Computer source code isn’t a physical object under federal stolen property laws, according to a federal court of appeals that overturned the conviction of a former Goldman Sachs programmer.
Sergey Aleynikov, the programmer, was wrongly convicted under the National Stolen Property Act and the Economic Espionage Act of 1996, according to a decision from the Second Circuit Court of Appeals Wednesday. The court ruled that while the stolen code was meant to be secret to maintain a competitive advantage, it doesn’t qualify as “tangible” property. It was also not intended for “interstate or foreign commerce,” and therefore couldn’t be applied to the Economic Espionage Act.
Aleynikov was convicted in December 2010 under the federal laws after he downloaded source code from Goldman Sachs’ company computers. The code operated the investment firm’s high-speed computer trading system, which gave Goldman Sachs a significant advantage over competitors.
Prosecutors in the original case argued he stole the code at the end of his time at Goldman Sachs in order to provide it to his new employer, Teza Technologies, a Goldman competitor.
The appeals case wasn’t focused on why Aleynikov downloaded the code or what he did with it, however. Instead, the court debated whether the National Stolen Property Act and Economic Espionage Act could be applied to source code. Since it was not physical property or designed to enter commerce transactions, the decision to convict Aleynikov under the federal acts was overturned.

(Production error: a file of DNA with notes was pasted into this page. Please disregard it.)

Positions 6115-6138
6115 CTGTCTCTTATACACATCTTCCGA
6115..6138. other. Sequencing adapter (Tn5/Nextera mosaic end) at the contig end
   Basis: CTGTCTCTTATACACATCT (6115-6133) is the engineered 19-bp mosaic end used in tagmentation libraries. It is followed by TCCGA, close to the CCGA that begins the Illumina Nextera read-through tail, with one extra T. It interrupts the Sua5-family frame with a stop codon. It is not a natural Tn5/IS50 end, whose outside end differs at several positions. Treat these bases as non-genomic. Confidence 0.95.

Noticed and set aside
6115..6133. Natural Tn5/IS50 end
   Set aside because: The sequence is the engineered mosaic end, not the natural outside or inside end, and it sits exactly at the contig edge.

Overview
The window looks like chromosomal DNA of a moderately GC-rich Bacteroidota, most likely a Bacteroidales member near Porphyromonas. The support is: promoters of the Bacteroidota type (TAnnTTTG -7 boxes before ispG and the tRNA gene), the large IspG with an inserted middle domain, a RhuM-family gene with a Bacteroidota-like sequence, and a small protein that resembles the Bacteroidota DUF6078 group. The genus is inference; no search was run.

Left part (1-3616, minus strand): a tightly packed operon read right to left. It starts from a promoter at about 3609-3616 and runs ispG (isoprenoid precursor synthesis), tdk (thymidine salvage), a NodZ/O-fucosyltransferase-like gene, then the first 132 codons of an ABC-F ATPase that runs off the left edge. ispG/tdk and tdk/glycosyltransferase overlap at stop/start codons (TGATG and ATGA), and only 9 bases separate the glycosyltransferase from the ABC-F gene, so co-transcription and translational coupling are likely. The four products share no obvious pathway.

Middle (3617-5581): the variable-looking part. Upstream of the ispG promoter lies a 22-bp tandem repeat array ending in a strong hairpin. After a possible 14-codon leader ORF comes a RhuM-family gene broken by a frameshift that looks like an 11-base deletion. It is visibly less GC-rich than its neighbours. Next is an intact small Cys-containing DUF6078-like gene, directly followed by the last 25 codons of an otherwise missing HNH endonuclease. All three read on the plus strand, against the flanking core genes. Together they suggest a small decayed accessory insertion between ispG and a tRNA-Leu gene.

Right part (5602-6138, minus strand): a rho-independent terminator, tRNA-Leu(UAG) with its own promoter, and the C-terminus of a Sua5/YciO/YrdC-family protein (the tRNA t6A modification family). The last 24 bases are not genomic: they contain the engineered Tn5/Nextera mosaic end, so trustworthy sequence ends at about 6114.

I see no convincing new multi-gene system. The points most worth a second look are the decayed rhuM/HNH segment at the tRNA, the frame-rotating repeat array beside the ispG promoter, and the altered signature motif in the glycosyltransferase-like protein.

The decision to overturn the case on the National Stole Property Act wasn’t surprising, according to Dennis E. Boyle, corporate espionage attorney at Boyle, Autry and Murphy.
“Other courts had ruled for years that intellectual property did not fall within the purview of the National Stolen Property Act,” he told TechNewsWorld. “The Second Circuit applied the elements of the statute as other courts had done and came to the same conclusion.”
The decision to overturn the charges regarding the Economic Espionage Act were more surprising, Boyle said. But given that the court adhered to a literal application of the law’s wording on interstate commerce, he said it’s clear that source code couldn’t be included.
“Applying these words literally, a source code would not ever be introduced into interstate commerce,” said Boyle.
The three-judge panel voted unanimously in the decision, but Judge Guido Calabresi wrote a concurring opinion stating he didn’t believe Congress, in writing the law, meant to leave out source code or other technologically related materials. His opinion suggested that if the Economic Espionage Act had been more up-to-date, the outcome of this case might have been very different.
“The law is always 10 to 20 years behind in technology,” Peter Brill, attorney at Brill Legal Group, told TechNewsWorld. “Here, the court acknowledged that this was overturned based upon poor wording of the law, not necessarily because of the conduct.”
In some ways, the law is making moves to catch up, although it’s still a growing concern as computer systems, software and digital media are becoming ever more valuable to corporations.
“I imagine that especially with the worldwide concern over the increase in data hacking and corporate espionage overall, there is going to be a greater focus on bringing some of these statutes up in legislation,” said Brill.
If not, said Boyle, prosecutors are going to continue to have a difficult time nailing hackers or other corporate thieves under federal law.
“The software piracy situation is frequently difficult for the government to reach, because although it seems like it should be illegal, frequently the act the government wishes to charge does not fit neatly into any criminal statute,” said Boyle.